Introduction to Local SEO
What is Local SEO and is it important you might ask? Well, if you are operating a location-based dependent business, it is probably the most important success factor of all.
You want to be found by people who are interested in your products and services AND who
- are currently in the geographic area that (living, traveling, etc.)
- are specifically searching for a specific product or service in combination with the name of our specific region.
Let’s face it, nobody jumping on an airplane to buy sushi. It has to be somewhere nearby! (Unless you’re in the luxury market.)
In order to succeed with Local SEO, we have to optimize our website or e-commerce store for local search results on Google.
Search Engine Optimization
You might have guessed it already, besides optimizing for local ranking factors you also have to implement everything that is important to be found on a global scale.
At this moment, Google is taking over 200 ranking factors into consideration. Each element requires a different amount of commitment in terms of time, effort and has varying degrees of impact on your overall ranking.
In the beginning, you can ignore many of these factors and focus on those that have the highest amount of impact while requiring the least amount of effort and time.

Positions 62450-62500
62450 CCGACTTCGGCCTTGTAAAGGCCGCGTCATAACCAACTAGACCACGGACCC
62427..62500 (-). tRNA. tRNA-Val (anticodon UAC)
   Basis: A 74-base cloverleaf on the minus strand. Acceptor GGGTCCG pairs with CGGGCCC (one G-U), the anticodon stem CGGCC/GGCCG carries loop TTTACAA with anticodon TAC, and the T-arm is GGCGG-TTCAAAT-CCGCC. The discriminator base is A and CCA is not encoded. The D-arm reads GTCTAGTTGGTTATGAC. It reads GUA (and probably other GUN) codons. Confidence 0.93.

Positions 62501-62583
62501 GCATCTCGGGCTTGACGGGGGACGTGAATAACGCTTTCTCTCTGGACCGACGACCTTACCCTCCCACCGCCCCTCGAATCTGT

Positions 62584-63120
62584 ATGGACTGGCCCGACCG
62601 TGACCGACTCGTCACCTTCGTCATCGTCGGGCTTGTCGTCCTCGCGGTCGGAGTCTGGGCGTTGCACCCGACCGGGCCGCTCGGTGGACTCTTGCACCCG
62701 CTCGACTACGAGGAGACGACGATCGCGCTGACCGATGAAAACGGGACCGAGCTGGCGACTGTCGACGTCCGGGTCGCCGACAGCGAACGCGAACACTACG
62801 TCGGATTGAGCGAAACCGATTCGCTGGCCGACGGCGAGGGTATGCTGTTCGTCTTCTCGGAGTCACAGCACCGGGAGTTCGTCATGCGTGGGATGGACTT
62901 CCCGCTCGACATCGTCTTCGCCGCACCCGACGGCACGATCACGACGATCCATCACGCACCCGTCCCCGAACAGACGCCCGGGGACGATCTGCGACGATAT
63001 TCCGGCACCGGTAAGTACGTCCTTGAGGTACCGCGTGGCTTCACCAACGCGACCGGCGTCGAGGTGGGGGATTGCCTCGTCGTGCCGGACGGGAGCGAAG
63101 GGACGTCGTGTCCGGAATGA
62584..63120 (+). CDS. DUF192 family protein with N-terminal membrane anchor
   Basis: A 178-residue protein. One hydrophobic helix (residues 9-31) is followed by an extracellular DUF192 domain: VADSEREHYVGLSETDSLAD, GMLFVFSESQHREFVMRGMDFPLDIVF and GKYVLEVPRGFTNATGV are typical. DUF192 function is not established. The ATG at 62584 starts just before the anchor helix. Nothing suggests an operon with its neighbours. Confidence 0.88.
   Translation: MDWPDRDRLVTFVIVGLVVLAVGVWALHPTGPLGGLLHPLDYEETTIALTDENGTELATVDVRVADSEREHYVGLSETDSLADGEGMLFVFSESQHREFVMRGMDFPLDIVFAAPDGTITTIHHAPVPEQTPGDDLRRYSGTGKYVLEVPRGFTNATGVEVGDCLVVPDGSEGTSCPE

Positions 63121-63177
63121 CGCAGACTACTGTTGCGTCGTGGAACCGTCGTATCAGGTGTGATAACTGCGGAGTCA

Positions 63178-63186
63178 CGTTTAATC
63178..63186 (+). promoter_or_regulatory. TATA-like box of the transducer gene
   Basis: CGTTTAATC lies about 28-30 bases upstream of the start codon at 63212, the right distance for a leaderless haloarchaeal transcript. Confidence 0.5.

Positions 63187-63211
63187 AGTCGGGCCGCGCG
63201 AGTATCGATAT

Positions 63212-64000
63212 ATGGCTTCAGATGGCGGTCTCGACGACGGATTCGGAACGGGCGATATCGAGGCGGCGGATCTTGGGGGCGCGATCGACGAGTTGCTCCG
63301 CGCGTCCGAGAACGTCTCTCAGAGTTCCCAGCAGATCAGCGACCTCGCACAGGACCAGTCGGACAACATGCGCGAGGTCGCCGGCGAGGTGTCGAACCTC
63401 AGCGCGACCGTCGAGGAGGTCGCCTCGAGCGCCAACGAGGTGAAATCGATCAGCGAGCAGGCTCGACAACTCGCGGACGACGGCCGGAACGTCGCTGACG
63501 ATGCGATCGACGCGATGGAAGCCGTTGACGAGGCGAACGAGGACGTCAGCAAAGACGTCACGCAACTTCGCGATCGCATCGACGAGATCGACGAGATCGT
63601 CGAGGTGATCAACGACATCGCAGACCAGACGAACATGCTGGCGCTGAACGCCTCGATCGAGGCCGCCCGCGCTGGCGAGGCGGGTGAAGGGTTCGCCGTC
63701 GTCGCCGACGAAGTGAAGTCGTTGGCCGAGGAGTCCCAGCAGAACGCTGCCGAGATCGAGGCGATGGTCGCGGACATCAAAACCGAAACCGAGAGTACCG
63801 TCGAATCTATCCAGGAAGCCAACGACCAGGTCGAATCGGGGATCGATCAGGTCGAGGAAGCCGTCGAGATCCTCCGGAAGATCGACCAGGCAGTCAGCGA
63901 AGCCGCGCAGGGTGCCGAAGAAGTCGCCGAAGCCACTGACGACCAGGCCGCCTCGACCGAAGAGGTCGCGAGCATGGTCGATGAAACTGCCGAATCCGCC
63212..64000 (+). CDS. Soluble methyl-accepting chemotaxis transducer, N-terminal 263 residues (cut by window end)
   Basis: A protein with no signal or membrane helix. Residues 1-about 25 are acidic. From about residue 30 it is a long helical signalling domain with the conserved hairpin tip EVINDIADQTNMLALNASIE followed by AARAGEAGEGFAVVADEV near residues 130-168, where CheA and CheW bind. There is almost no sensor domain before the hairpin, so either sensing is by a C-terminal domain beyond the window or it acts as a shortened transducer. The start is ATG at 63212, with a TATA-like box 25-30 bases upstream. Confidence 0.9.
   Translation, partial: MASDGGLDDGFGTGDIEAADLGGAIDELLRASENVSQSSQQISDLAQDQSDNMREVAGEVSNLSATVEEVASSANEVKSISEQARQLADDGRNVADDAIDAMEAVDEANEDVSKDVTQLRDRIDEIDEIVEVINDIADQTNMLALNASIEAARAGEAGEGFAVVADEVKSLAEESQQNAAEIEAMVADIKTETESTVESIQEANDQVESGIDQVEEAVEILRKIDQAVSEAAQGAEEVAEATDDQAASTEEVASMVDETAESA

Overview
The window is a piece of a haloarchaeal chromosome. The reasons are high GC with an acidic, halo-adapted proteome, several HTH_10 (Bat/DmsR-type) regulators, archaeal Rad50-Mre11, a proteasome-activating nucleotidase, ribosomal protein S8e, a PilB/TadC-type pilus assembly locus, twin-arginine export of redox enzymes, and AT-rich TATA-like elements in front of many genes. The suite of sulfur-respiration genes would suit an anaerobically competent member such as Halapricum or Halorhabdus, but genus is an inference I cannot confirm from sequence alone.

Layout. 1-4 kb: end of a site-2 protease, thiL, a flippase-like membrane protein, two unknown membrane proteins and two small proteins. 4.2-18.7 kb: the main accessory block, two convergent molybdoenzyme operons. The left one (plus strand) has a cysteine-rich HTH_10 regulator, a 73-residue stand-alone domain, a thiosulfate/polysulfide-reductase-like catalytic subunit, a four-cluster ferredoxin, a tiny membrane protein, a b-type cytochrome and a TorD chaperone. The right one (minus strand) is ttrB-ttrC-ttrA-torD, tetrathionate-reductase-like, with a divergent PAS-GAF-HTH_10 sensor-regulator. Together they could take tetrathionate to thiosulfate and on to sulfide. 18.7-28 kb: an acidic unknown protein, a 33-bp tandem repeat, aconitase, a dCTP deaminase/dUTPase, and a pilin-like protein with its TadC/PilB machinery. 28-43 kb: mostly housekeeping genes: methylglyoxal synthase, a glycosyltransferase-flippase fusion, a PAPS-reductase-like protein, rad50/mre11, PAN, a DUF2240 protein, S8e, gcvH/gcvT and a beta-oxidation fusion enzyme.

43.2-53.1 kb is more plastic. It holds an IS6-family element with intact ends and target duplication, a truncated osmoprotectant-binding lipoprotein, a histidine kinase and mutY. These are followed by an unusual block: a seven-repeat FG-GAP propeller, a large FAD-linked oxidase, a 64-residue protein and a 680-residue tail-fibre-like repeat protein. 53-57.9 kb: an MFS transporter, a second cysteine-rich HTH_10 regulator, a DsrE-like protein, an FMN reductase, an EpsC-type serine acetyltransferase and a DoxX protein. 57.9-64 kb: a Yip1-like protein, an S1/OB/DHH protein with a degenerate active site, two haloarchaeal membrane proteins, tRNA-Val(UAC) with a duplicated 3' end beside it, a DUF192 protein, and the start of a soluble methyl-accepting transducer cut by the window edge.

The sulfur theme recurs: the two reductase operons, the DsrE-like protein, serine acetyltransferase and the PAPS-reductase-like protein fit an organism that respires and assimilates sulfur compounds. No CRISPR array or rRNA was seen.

According to MOZ 2017 analysis of Local Search Ranking Factors, these are the eight most important factors to rank in the first three positions of page one of Google.
- My Business Signals (Proximity, categories, keyword in business title, etc.) 19%
- Link Signals (Inbound anchor text, linking domain authority, linking domain quantity, etc.) 17%
- On-Page Signals (Presence of NAP, keywords in titles, domain authority, etc.) 14%
- Citation Signals (IYP/aggregator NAP consistency, citation volume, etc.) 13%
- Review Signals (Review quantity, review velocity, review diversity, etc.) 13%
- Behavioral Signals (Click-through rate, mobile clicks to call, check-ins, etc.) 10%
- Personalization 10%
- Social Signals (Google engagement, Facebook engagement, Twitter engagement, etc.) 4%
If you’re new to SEO, don’t worry. It sounds more complicated than it is.
Local SEO Action Plan
Here is what we are going to do.
First, we build the foundation. Anything that is good for SEO, in general, is also good for local SEO.
Then, we add three additional local SEO strategies on top of that:
- Technical solutions that help us to rank better locally.
- Local content strategies.
- Local collaboration strategies.
In this article, I am showing you the big picture vision behind any kickass local SEO strategy. Here is my plan in a nutshell: